Chipotle Employees Claim the Chain Isn't as Worker-Friendly as You Think
Chipotle has managed to craft one of the most progressive reputations in the fast-food and fast-casual restaurant game. Now comes some news that might tarnish that golden reputation a bit.
Class action lawsuits filed by current and former Chipotle workers in Colorado and Minnesota accuse the burrito chain of making employees work extra hours without pay, reports CNN. Employees allege that the restaurant's time-keeping system would automatically punch them out at 12:30 a.m., ignoring that they were still working to clean up the restaurant past that time.
Workers claim that if they complained about the unpaid hours of work, Chipotle would cut their hours or threaten to fire them.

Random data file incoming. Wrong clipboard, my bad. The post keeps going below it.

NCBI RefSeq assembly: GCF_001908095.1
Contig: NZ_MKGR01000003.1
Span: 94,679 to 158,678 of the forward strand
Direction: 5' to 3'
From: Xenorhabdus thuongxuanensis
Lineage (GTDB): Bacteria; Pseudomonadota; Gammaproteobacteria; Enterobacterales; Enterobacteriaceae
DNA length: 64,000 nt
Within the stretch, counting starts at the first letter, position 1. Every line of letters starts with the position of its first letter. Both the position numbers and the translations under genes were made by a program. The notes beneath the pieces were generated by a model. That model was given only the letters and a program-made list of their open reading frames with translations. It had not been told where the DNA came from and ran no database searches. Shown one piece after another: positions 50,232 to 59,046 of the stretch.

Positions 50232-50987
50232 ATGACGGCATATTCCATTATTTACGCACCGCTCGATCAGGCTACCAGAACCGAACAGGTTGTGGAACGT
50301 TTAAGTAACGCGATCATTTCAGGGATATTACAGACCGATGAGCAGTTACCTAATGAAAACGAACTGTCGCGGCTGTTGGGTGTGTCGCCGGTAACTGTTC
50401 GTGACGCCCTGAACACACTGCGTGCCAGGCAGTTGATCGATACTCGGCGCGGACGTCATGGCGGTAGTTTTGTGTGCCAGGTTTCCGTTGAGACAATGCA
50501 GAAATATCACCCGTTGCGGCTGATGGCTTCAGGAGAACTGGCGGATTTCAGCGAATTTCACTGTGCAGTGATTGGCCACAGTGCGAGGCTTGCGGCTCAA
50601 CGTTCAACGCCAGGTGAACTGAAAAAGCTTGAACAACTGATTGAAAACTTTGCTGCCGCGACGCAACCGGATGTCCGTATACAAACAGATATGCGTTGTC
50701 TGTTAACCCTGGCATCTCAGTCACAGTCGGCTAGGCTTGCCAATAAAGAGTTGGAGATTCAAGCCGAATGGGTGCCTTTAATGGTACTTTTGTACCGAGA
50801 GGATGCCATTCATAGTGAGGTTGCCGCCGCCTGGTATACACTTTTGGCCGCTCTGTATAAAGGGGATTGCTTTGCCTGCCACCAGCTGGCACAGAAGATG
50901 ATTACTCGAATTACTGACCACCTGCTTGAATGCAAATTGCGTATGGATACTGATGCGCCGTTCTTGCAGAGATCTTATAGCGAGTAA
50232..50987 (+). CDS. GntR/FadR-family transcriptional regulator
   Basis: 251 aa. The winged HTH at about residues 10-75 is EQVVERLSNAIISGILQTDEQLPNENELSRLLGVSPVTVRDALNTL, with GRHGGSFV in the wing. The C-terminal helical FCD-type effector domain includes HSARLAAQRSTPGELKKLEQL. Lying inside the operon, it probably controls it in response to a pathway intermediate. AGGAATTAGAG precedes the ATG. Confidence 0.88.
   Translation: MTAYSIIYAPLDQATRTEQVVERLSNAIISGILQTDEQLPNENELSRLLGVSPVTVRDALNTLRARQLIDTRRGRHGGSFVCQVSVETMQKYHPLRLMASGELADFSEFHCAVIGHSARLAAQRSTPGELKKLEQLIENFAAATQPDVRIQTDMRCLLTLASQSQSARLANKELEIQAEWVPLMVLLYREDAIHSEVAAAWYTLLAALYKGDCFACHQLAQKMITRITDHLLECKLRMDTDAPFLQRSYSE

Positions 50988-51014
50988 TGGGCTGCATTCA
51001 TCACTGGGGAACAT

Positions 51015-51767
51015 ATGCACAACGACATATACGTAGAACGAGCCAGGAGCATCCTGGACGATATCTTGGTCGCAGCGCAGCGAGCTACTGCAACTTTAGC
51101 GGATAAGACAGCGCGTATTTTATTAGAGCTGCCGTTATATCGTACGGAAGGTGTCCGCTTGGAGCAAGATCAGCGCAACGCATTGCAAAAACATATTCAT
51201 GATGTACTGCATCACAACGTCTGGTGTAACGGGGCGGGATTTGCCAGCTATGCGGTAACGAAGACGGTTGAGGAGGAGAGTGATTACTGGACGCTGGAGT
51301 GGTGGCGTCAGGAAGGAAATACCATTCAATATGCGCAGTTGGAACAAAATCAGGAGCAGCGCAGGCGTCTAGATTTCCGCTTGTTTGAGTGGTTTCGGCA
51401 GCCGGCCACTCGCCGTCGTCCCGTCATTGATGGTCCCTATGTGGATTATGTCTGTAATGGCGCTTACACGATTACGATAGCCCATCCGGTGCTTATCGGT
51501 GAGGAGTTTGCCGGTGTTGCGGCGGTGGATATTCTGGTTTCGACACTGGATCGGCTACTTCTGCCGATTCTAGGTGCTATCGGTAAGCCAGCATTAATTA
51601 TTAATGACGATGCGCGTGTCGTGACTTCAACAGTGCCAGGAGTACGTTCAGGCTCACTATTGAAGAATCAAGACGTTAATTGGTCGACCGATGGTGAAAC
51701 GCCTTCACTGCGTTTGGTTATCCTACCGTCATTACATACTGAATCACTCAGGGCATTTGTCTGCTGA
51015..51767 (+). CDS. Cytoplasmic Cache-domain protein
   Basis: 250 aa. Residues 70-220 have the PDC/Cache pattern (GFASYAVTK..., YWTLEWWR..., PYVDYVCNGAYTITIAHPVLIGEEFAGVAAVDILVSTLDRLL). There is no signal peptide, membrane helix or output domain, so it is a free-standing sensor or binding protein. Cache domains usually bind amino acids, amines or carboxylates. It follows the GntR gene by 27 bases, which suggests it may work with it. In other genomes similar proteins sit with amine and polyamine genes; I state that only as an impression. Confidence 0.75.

The plaintiff is arguing that the wage theft was part of an unofficial policy at the burrito chain. Law firm Fitapelli & Schaffer, which is representing Chipotle workers, is seeking out other "victims of unpaid overtime."
In its defense, Chipotle has denied all allegations of breaking labor laws.
Chipotle has mostly managed to avoid criticism of employee treatment that has hit fast-food franchises such as McDonald's and KFC. The company boasts about its "people culture" that sets it apart from fast-food chains and allows workers to rise through the ranks.
Unlike most fast-food chains, the company can't blame individual franchisees for breaking labor laws and underpaying workers. Chipotle has refused to franchise, allegedly in part to promote its people culture.
This lawsuit could force the public to question if Chipotle is truly worker-friendly or if the chain is just a PR master that knows what customers want to hear.
Related: Why Chipotle Won't Franchise
Kate Taylor is a reporter at Business Insider. She was previously a reporter at Entrepreneur. Get in touch with tips and feedback on Twitter at @Kate_H_Taylor.